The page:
The last worthy thing recorded of Isaac is that he had had his servants reopen the well of Beer-sheba, which, as has been noted, represents the Word.  He stands there as the picture of a believer with the water of the Word available to him, but the silent years between that moment and this present description of him, bespeak a life in which that Word was little consulted or heeded.  The result was that there was nothing in his life that was spiritually worth recording, and now, old and blind, he is found ready to pronounce a blessing on one who had forfeited his right to that blessing, and in spite of the pronouncement of God to Isaac that the elder would serve the younger.  There is no record of any communication between him and God during those years.  In contrast with his father Abraham, Isaac presents a sorry spectacle as he sits blind and feeble, catering to the son who represents the old nature.  In proportion to a man’s light so is his judgment!

That Isaac in the earlier years of his life is a beautiful type of Christ, no one will deny, but the clue to the meaning of the latter part of his life is given in Ge 25:28, “Isaac loved Esau.”  As a type of the believer, he portrays the man who allows the old nature to control his life.  Inasmuch as all of this failure occurred when he was old, we should not miss the lesson God would teach relative to our own lives.  It is possible in our latter years to indulge the desires of the flesh, and thereby undo all the good that may have marked the beginning.

It is emphasized that Esau was “his eldest son.”  The firstborn always represents the old nature, which God must reject.

”... and said unto him, My son.”  Jacob was no less his son, yet there is no record of his addressing Jacob as “my son.”  His heart was twined around Esau, as the heart of the believer may be twined around the old nature.  It was different with Abraham.  He also loved his firstborn, but at God’s command he sent Ishmael away.  Every man of faith is commanded to put away what the firstborn represents: the old nature.  Isaac, instead of dismissing Esau, calls him near, intending to bless him.  Too often we are guilty of the same folly spiritually.  We keep the old nature close to us and indulge its every whim.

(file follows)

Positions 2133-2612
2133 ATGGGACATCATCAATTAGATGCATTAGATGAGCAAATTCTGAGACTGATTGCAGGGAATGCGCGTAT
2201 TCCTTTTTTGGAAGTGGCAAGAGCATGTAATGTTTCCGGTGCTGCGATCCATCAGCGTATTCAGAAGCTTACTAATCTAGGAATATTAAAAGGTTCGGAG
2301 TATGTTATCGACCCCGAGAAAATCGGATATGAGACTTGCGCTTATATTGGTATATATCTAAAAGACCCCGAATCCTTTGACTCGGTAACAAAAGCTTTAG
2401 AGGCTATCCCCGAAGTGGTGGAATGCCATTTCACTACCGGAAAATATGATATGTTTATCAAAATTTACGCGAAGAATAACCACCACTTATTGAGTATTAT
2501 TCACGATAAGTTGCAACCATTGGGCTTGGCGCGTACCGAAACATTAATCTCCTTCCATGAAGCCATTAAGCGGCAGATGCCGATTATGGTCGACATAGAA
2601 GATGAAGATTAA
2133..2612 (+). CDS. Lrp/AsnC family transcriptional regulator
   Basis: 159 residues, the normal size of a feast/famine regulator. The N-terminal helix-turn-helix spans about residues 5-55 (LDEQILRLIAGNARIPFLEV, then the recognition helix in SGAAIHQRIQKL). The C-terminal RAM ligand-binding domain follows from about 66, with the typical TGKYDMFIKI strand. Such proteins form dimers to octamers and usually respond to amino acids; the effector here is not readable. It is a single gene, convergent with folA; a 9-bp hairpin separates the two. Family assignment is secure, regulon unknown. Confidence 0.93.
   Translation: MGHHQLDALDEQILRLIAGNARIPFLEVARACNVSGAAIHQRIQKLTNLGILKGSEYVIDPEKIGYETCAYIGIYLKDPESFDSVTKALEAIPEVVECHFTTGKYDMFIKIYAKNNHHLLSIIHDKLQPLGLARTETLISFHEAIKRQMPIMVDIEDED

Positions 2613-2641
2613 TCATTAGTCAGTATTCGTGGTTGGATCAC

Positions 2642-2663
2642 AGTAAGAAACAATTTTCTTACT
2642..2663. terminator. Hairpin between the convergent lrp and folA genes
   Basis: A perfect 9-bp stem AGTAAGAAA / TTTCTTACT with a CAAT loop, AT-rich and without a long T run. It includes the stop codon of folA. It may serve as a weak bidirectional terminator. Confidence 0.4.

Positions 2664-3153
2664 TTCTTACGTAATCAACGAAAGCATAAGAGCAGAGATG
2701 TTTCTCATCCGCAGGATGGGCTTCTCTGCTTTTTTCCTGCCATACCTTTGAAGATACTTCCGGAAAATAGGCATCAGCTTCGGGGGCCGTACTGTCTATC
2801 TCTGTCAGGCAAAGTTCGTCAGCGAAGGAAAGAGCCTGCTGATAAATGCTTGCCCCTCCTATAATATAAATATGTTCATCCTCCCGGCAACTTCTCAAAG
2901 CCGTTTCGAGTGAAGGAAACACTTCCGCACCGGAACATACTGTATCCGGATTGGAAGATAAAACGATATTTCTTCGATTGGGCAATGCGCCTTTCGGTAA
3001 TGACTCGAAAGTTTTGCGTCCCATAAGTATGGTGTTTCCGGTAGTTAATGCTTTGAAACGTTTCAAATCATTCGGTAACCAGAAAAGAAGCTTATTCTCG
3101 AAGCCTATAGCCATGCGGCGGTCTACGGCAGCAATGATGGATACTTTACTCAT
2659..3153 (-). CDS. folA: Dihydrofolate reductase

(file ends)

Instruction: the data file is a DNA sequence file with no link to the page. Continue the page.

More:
27:2.  “And he said, Behold now, I am old, and I know not the day of my death.”

There is uncertainty as to Isaac’s age at the time of this incident, but if it followed immediately after Esau’s marriages, then he was a hundred years old, for he was sixty when Esau and Jacob were born (Ge 25:26), and Esau was forty years old when he married Judith and Bashemath.  Isaac therefore, had another eighty years to live, for he was one hundred and eighty when he died (Ge 35:28).  It would appear that he was indeed “blind” spiritually as well as physically.  Out of touch with God apparently, and with his life only half lived, he spoke as though his life was ready to end.  The same hopeless despair is always the inevitable companion of disobedience.